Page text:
The AgBMP Loan Program provides needed funding for local implementation of clean water practices at an extremely low cost, is unique in its structure and is not duplicated by any other source of funding.The AgBMP loan program provides 3% loans through local lenders to farmers, rural landowners, and agriculture supply businesses.
The Drinking Water Contaminants of Emerging Concern (CEC) program identifies environmental contaminants for which current health-based standards currently do not exist or need to be updated, investigate the potential for human exposure to these chemicals, and develop guidance values for drinking water. Contaminants evaluated by CEC staff include contaminants that have been released or detected in Minnesota waters (surface water and groundwater) or that have the potential to migrate to or be detected in Minnesota waters.
Four stream segments, totaling over 100 miles, are impaired in the Little Fork River for Total Suspended Solids (TSS). This study will provide local partners with project options for reducing sediment in the Little Fork Watershed. Through the use of sediment fingerprinting determinations can be made if the sediment is from in (or near) channel, or the watershed and identify what sub-watershed the sediment is coming originating.
Koochiching County has seven major watersheds in the county, this contract is for work in five of them: Big Fork, Little Fork, Rapid River, Lower Rainy River, and Rainy River Headwaters. The local Koochiching County Soil and Water Conservation District (SWCD) is positioned to assist in several elements of the Watershed Restoration and Protection Strategies (WRAPS) process. This includes gap monitoring for water chemistry, sediment work, Total Maximum Daily Load (TMDL) development, modeling scenarios, and WRAPS development.
The purpose of this contract is to establish an international watershed coordinator for the Rainy River- Lake of the Woods (RR-LOW) watershed. The coordinator will assist the Minnesota Pollution Control Agency (MPCA) in facilitating and enhancing civic engagement and public participation activities through collaboration and integration of the efforts of groups working on watershed activities at local, state/provincial, tribal, and bi-national levels.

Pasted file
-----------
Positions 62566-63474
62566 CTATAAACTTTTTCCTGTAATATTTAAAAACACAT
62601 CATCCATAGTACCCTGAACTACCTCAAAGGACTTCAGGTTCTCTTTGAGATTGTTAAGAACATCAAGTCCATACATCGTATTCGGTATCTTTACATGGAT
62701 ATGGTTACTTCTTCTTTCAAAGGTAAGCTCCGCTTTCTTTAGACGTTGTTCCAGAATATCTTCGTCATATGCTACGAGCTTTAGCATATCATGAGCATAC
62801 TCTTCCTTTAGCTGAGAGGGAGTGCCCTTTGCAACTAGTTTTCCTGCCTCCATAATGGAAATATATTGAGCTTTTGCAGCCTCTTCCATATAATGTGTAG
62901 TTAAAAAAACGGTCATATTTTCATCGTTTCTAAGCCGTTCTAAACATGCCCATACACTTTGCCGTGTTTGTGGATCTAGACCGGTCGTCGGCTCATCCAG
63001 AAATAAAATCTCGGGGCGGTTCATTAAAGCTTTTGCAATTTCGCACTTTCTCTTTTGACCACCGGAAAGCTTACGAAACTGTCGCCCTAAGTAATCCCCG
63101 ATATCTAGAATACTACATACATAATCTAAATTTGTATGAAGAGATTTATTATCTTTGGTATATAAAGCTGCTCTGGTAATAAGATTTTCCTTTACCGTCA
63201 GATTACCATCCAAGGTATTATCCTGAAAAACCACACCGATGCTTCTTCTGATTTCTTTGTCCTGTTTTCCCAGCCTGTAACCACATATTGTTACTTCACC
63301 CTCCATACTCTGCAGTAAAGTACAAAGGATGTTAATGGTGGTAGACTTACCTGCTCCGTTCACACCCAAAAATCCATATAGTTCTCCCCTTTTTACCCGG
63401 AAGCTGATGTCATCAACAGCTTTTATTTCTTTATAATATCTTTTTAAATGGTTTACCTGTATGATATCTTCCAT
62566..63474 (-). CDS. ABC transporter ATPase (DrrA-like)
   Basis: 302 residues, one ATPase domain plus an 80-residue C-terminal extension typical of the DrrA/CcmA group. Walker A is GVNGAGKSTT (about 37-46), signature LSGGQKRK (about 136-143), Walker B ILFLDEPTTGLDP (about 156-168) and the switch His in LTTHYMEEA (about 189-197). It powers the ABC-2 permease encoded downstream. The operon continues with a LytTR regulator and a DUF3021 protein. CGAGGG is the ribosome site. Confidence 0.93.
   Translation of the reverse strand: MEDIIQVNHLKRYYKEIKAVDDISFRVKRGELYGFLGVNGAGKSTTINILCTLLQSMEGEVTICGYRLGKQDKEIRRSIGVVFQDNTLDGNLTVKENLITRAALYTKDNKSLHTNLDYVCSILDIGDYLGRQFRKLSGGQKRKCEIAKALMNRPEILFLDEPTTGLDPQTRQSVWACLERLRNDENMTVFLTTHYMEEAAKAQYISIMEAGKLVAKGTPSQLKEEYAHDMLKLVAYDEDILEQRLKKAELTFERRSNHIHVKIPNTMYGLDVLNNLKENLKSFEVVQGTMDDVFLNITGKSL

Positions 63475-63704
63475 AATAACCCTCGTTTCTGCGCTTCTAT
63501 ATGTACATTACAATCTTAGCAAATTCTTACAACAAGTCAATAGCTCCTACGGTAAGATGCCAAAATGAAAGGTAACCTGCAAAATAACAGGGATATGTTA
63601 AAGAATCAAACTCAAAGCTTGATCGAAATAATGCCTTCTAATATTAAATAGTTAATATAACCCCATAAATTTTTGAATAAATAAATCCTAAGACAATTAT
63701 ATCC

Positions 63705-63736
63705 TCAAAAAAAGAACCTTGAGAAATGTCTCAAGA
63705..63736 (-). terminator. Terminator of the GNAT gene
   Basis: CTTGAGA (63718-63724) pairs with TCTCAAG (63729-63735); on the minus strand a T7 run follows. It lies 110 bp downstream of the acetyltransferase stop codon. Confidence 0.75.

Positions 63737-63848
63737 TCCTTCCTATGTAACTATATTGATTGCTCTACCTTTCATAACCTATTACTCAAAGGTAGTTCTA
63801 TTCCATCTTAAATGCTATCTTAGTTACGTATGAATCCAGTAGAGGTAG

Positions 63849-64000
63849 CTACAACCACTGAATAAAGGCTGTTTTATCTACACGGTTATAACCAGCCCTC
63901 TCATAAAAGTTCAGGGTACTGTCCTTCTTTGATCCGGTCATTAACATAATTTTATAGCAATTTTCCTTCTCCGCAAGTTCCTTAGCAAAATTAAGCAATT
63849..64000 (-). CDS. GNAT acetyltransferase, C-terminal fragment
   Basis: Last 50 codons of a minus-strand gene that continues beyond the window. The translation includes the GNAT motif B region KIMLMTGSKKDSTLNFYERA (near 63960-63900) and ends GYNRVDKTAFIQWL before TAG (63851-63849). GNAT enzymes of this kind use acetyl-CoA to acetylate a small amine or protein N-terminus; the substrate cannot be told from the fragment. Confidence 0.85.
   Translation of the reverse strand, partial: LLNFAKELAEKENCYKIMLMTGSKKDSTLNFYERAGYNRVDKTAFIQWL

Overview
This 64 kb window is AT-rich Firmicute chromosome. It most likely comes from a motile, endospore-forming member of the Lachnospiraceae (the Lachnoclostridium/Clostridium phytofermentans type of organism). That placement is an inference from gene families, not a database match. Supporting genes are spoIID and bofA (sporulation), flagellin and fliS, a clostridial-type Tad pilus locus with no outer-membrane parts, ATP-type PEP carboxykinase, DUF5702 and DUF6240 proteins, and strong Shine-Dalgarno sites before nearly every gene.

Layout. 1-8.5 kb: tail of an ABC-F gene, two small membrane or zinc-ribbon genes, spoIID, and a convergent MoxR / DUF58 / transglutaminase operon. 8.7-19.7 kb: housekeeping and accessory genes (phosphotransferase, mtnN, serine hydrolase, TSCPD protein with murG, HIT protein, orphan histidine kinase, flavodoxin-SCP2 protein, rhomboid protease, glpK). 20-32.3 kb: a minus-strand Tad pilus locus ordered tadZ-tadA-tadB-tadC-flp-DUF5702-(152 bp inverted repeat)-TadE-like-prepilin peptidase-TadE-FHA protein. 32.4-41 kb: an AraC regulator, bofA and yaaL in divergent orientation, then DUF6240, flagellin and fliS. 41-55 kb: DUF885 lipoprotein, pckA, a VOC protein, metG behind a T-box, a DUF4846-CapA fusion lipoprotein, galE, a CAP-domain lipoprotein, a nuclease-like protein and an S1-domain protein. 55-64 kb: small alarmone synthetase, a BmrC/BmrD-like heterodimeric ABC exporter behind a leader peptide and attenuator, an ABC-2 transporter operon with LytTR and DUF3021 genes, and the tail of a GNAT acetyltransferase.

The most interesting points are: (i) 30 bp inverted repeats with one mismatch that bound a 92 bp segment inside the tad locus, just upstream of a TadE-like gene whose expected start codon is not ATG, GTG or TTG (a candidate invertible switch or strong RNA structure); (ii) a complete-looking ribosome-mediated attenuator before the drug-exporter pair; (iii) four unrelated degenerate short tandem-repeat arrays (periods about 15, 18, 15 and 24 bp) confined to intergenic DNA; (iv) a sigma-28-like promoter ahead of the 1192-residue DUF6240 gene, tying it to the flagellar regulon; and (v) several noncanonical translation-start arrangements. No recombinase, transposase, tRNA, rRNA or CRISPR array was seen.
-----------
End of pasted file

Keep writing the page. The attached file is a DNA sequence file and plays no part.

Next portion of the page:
The goal of this project is to conduct water chemistry monitoring at four subwatershed sites and two basin sites in 2016 and 2017; and six subwatershed sites and three basin sites in 2018-2019 based on flow conditions, targeting runoff events using protocols defined in the Watershed Pollutant Load Monitoring Network (WPLMN) Standard Operating Procedures and Guidance. The data collected will be submitted to the Minnesota Pollution Control Agency (MPCA) and used in the FLUX32 model for calculating pollutant loads.
The purpose of this project is to assess the amount of land in the Root River watershed that is treated by structural best management practices (BMPs); more specifically, Water and Sediment Control Basins. The 2016 Root River Watershed Restoration and Protection Strategy (WRAPS) report recommended reducing sediment loss from upland areas and reducing nitrate loading to streams from runoff. Understanding the location and density of these BMPs will is important for targeting future watershed protection and restoration efforts.
The purpose of this effort is to create an educational video that will “bring to life” geo-scientific information related to groundwater movement in southeast Minnesota. This video will be used by the Minnesota Pollution Control Agency (MPCA), Minnesota Department of Agriculture (MDA) and other regional partners to help explain the local geology and related groundwater movement. It is anticipated that the video will be used at meetings and other events related to water resource management and natural resource issues. In addition, three stand alone high resolution graphics will be created.